As no central monetary authority existed to organize and regulate state money issuance, coins were minted abroad and brought back to the country in batches. Among newly formed rules aimed at quelling interregional strife was the value unification of coins made for the Hijaz and Najd regions.
Subsequently, Al-Saud’s designation appeared as “king of Saudi Arabia” instead of “king of Hijaz and Najd” on all local coins.
The foreign production of coins boded well for the value of the Saudi coins in the international market, leading to money exchangers smuggling it abroad in large quantities to markets in India.
The Saudi coins’ new black market bore new need for a banking system to regulate the Kingdom’s newfound income influx, which was spurred, in large part, by the state’s growing oil exports.
Saudi Arabia’s Monetary Authority (SAMA) was formed in 1952, just in time to burden the fluctuations caused by volatility in the gold and silver market.
SAMA began issuing notes, known famously in Arabic as “pilgrims’ currencies,” for foreigners coming to Makkah and Madinah. More than 5,000 SR10 paper denominations were issued in Persian, English, Urdu and even Malay.
These resembled banknotes but eventually became widely used and replaced coins in major financial transactions. The makeshift currency was withdrawn by 1965 and Saudi riyal notes depicting the kings of the times were printed over the years, including images of the late King Faisal in 1968, King Khaled in 1976 and King Fahd in 1984.
What proved clear to the researchers is that both unification efforts and the influx of pilgrims played a decisive role in putting Saudi Arabia’s currency in top form on the world map.


Investigation into alleged mistakes in Yemen find coalition forces acted properly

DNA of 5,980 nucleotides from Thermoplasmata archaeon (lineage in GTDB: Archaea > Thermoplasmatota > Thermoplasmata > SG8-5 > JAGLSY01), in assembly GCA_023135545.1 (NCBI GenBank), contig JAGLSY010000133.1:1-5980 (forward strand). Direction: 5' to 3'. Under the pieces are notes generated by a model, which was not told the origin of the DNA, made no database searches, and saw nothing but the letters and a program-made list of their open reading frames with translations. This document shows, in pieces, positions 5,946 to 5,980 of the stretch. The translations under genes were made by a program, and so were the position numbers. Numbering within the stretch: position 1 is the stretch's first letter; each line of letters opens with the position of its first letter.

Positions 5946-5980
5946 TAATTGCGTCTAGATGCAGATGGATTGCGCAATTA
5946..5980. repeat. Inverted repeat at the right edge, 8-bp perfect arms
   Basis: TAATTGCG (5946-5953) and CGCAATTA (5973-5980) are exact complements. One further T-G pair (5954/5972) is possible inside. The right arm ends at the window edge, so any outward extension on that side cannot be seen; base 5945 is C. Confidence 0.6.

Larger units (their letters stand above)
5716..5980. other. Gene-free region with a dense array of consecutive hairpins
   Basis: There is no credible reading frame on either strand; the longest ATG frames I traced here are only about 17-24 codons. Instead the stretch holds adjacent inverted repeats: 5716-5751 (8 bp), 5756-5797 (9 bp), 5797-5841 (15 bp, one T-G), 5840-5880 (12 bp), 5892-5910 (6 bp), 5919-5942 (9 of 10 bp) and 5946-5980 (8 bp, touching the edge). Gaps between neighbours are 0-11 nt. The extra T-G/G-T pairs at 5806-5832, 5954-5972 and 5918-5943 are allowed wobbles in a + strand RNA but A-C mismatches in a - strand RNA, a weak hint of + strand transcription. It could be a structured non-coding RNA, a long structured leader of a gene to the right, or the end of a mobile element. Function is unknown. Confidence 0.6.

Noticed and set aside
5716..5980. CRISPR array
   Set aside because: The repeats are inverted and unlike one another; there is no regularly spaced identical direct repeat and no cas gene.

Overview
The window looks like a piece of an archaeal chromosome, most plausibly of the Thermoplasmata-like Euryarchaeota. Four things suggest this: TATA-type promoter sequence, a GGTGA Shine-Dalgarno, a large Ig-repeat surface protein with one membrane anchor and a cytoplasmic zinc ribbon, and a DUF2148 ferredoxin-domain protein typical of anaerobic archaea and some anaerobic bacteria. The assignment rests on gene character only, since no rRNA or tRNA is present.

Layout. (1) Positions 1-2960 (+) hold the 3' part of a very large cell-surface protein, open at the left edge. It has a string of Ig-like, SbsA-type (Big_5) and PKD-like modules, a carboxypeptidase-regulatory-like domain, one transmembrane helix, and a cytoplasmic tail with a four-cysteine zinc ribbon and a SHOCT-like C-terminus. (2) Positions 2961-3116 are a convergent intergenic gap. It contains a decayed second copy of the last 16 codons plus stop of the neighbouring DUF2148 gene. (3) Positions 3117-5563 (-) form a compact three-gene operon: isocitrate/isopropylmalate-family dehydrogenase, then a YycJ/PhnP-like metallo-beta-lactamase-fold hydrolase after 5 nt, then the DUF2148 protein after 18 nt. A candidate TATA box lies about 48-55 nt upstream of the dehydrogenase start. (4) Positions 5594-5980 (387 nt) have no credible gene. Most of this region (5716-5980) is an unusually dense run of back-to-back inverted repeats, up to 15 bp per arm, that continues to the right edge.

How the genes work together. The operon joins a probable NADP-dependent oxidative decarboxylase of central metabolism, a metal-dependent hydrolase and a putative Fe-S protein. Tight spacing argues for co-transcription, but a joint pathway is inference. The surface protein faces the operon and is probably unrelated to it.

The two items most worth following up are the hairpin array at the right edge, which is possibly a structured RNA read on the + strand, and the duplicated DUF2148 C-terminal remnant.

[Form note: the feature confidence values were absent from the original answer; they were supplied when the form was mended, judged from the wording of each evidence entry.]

Updated 17 January 2019
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Investigation into alleged mistakes in Yemen find coalition forces acted properly

JEDDAH: The Joint Incident Assessment Team in Yemen (JIAT) has investigated four allegations made by international governmental and non-governmental organizations and media about mistakes made by coalition forces while carrying out military operations inside Yemen.
JIAT spokesman Mansour Al-Mansour said that the team concluded that the procedures followed by the coalition forces were proper and safe, taking into consideration the rules of engagement, international humanitarian law and the coalition’s own rules.
Team members visited a number of cities in Yemen, including Aden, Lahj and Khor Maksar, during the investigation and spoke to witnesses, victims and their families to gather evidence and establish the facts.
In one of the incidents that was investigated, coalition warship fired on and destroyed a craft in the waters off the Yemeni port of Al-Khokha in September. Al-Mansour said that after examining documents and evidence JIAT had concluded that an alliance ship was escorting and protecting a flotilla of three Saudi merchant ships when, in an area off the port of Al-Khokha, a boat was spotted approaching the convoy at a high speed from the direction of the Yemeni coast.
The escort ship followed the accepted rules of engagement by repeatedly warning the unidentified vessel, using loudspeakers, not to come any closer. When these went unheeded, warning shots were fired but the boat continued to approach.
“On reaching an area that represented a threat to the convoy, the protection ship tackled the boat according to the rules of engagement and targeted it, resulting in an explosion on the boat,” said Al-Mansour. “The protection ship continued escorting the convoy. After the escort task was completed, the protection ship returned to the site of the targeted boat to carry out a search-and-rescue operation for the crew of the target boat but no one was found.”